Dave Robicheaux is trying to put a life of violence and crime behind him, leaving homicide to run a boat-rental business in Louisiana's bayou country. But one day while fishing in the Gulf with his wife Annie, he witnesses an event that will change his life forever.

A small two-engine plane suddenly crashes into the sea and Robicheaux dives down to the wreckage to find four bodies and one survivor; a little girl miraculously trapped in a pocket of air. When the authorities insist only three bodies were recovered from…


Book cover of Drama City

R.J. McCarthy Why did I love this book?

Washington, D.C. is the author’s turf and he knows the district with GPS certainty. Lorenzo Brown, an African-American ex-con with a moral code, is redeemed by his love for animals. His post-release job is with an animal rescue organization. The novel’s conflict is basic as Brown is faced with environmental forces that attempt to lure him back to the criminal life, even as he struggles to resist them. Adding superbly to the flow of the story is Pelecanos’s mastery of street argot, his love of music and cars serving as a backdrop.

By George Pelecanos,

Why should I read it?

1 author picked Drama City as one of their favorite books, and they share why you should read it.

What is this book about?

Lorenzo Brown loves his work. In his job as an officer for the Humane Society, he cruises the city streets, looking for dogs that are being mistreated - underfed, unclean, trained to kill. He takes pride in making their lives better. And that pride helps Lorenzo resist the pull of easier money doing the kind of work that got him a recent prison bid.

Rachel Lopez loves her work, too. By day she is a parole officer, helping people - Lorenzo Brown among them - along a path to responsibility and advancement. At night she heads for the city's hotel…


Book cover of The Black Echo

R.J. McCarthy Why did I love this book?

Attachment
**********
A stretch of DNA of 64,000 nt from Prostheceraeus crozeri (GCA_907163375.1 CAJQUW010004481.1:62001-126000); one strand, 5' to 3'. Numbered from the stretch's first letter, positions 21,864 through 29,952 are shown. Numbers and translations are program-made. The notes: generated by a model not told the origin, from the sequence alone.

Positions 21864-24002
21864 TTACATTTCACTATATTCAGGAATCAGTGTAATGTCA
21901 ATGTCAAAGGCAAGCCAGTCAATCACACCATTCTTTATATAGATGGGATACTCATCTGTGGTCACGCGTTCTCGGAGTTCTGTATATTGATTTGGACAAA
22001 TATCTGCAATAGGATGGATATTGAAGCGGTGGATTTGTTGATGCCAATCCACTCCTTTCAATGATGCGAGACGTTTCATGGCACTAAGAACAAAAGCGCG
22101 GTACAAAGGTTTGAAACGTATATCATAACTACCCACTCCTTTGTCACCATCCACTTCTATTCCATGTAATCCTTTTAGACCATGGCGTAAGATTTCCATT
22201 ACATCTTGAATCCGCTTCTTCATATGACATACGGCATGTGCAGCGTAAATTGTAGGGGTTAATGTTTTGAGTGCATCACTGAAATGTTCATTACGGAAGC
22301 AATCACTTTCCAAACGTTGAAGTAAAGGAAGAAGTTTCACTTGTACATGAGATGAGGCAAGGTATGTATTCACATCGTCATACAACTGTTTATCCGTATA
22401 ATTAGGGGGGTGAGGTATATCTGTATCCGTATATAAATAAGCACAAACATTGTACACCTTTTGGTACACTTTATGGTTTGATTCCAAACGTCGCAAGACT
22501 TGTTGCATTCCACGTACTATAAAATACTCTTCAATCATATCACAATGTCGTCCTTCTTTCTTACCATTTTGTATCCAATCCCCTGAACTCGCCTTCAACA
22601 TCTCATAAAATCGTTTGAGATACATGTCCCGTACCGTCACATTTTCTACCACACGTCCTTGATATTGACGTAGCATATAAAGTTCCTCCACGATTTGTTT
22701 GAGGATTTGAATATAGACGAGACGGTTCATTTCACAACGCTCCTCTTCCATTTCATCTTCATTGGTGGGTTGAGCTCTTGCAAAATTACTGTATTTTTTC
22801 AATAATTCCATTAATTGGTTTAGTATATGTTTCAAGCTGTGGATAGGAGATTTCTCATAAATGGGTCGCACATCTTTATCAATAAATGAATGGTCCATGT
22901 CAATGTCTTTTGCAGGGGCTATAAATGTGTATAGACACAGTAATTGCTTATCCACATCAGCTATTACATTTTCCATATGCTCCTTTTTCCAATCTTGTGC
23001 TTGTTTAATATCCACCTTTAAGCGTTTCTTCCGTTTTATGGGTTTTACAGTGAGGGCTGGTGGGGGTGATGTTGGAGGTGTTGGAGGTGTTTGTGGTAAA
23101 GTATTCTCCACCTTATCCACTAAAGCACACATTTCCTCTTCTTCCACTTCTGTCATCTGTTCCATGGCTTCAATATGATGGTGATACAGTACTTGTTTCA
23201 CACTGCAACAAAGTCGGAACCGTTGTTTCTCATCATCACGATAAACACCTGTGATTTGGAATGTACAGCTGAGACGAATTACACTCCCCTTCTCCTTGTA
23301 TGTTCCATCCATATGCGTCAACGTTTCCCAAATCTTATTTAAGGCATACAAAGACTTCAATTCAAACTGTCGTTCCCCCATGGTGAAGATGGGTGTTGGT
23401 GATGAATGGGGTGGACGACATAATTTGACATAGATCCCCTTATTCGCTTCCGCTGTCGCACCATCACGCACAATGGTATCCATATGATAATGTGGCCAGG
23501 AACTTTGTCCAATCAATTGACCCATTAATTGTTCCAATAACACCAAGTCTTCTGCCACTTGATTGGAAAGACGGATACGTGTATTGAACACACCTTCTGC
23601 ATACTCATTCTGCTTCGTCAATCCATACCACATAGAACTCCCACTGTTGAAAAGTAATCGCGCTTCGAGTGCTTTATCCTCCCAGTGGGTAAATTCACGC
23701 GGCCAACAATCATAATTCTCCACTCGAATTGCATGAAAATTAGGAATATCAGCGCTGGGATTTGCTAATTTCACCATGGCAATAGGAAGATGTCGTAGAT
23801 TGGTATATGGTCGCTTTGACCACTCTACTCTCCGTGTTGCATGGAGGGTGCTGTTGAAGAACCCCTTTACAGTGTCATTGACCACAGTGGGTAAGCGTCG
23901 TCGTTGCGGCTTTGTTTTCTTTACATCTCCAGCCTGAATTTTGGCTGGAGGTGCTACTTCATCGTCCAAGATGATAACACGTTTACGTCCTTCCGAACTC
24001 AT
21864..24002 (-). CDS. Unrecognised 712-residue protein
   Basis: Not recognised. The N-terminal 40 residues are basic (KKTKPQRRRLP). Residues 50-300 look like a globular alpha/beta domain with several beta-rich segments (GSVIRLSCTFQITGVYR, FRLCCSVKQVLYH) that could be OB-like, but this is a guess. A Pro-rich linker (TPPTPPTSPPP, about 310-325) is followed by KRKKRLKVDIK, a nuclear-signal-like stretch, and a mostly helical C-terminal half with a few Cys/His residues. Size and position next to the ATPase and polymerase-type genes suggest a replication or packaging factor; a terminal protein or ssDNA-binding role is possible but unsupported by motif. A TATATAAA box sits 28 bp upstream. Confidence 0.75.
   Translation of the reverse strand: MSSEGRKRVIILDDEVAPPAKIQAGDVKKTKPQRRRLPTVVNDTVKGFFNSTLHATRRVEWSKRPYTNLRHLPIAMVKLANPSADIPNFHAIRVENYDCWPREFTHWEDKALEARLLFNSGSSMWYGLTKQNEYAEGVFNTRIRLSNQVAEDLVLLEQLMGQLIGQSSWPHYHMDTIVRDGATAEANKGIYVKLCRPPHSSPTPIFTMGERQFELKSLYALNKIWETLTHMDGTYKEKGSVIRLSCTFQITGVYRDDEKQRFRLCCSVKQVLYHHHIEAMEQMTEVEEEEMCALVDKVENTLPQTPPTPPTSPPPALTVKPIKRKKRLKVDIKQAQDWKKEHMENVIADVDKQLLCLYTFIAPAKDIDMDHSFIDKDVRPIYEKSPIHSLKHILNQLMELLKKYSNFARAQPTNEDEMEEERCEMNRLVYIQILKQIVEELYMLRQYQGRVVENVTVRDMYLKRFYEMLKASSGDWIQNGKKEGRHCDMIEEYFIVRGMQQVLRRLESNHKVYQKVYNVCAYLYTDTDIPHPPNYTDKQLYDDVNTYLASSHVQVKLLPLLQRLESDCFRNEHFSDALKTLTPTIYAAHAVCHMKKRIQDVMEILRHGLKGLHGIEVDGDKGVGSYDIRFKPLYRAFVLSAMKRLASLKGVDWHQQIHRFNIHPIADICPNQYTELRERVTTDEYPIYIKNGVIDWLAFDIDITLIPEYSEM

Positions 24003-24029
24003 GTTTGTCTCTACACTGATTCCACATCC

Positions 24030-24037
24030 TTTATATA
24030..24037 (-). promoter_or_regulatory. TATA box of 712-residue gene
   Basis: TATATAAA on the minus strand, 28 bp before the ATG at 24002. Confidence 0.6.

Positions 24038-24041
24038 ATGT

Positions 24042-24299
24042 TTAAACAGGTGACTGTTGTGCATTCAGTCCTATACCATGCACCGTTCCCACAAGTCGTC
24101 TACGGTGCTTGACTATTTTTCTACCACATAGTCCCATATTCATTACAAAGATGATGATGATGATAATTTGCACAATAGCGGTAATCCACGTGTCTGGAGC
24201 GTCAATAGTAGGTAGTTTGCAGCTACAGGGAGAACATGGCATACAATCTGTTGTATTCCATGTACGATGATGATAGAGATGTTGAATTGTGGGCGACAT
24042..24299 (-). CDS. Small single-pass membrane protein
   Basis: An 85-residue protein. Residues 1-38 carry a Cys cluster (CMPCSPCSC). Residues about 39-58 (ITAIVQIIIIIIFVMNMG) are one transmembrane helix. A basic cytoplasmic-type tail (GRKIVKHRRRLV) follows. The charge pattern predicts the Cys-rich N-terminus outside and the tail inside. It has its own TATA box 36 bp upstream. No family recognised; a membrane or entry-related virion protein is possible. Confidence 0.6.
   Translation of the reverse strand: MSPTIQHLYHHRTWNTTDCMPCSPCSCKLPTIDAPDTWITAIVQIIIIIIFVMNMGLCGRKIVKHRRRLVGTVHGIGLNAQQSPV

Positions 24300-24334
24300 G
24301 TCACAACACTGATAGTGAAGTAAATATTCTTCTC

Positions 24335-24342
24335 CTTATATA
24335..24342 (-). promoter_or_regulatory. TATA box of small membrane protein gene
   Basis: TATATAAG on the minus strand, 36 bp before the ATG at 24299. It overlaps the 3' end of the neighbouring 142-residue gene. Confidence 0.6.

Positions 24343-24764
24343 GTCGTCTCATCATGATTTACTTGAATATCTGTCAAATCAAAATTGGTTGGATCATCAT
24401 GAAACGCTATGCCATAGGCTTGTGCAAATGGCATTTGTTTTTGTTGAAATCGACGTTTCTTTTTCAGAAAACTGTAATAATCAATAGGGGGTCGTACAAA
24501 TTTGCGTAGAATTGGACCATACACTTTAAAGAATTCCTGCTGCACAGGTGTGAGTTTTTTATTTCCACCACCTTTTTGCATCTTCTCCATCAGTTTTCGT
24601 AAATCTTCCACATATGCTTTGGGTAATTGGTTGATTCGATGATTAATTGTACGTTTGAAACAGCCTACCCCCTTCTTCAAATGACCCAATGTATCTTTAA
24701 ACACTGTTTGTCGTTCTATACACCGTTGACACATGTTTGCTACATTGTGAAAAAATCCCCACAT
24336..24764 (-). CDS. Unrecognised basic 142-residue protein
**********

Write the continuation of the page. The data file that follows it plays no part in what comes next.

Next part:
Bosch believes, “Everyone counts or no one counts,” crucial in understanding how he manages to resist cynicism as a Los Angeles police detective. The author’s love of procedural aspects of policing can almost overwhelm at times, yet it’s the attention to detail that is necessary if Bosch is to remain faithful to his personal code. Bosch is a man of no more than average size. Beyond badge and gun, his greatest weapon is his tenacity in dedication to his mandate. In Bosch, anyone can find a piece of what he or she might aspire to.

By Michael Connelly,

Why should I read it?

9 authors picked The Black Echo as one of their favorite books, and they share why you should read it.

What is this book about?


An LAPD homicide detective must choose between justice and vengeance as he teams up with the FBI in this "thrilling" novel filled with mystery and adventure (New York Times Book Review).

For maverick LAPD homicide detective Harry Bosch, the body in the drainpipe at Mulholland Dam is more than another anonymous statistic. This one is personal . . . because the murdered man was a fellow Vietnam "tunnel rat" who had fought side by side with him in a hellish underground war. Now Bosch is about to relive the horror of Nam. From a dangerous maze of blind alleys…


You might also like...

Deep Roots

By Sung J. Woo,

Book cover of Deep Roots

Sung J. Woo Author Of Deep Roots

New book alert!

Who am I?

Author Novelist Tennis fan Cinephile Gamer

Sung's 3 favorite reads in 2023

What is my book about?

After solving her first case, private eye Siobhan O’Brien is hired by Phillip Ahn, an octogenarian billionaire with his own personal island in the Pacific Northwest. Ahn, a genius in artificial intelligence, swears that Duke, his youngest child and only son, is an impostor. Is Ahn crazy, or is Duke really someone else? As Siobhan attempts to arrive at the truth, her biggest challenge will be dealing with Ahn’s family, who all live under the same gilded roof: his current wife, his two ex-wives, and their awful, privileged children.

What is the real reason that Siobhan was brought to this isolated estate? If she can keep her head – literally and figuratively – she’ll learn that family secrets have some very deep roots.

Deep Roots

By Sung J. Woo,

What is this book about?

After solving her first case, Siobhan O’Brien faces her biggest challenge yet – Thanksgiving!  With her lawyer boyfriend Craig in tow, Siobhan travels to Minneapolis to endure small talk with the extended O’Brien clan and chow down on some seriously delicious turkey and dressing.  Everything’s swell until her sister-in-law Gwen tells her about her brother Sven's frequent late-night meetings with his co-workers.  Since Siobhan’s next case is just a ferry ride from their house in Washington state, she asks for Siobhan’s help.
Big sister is happy to oblige, though she’s got her hands full.  Hired by Phillip Ahn, a Korean…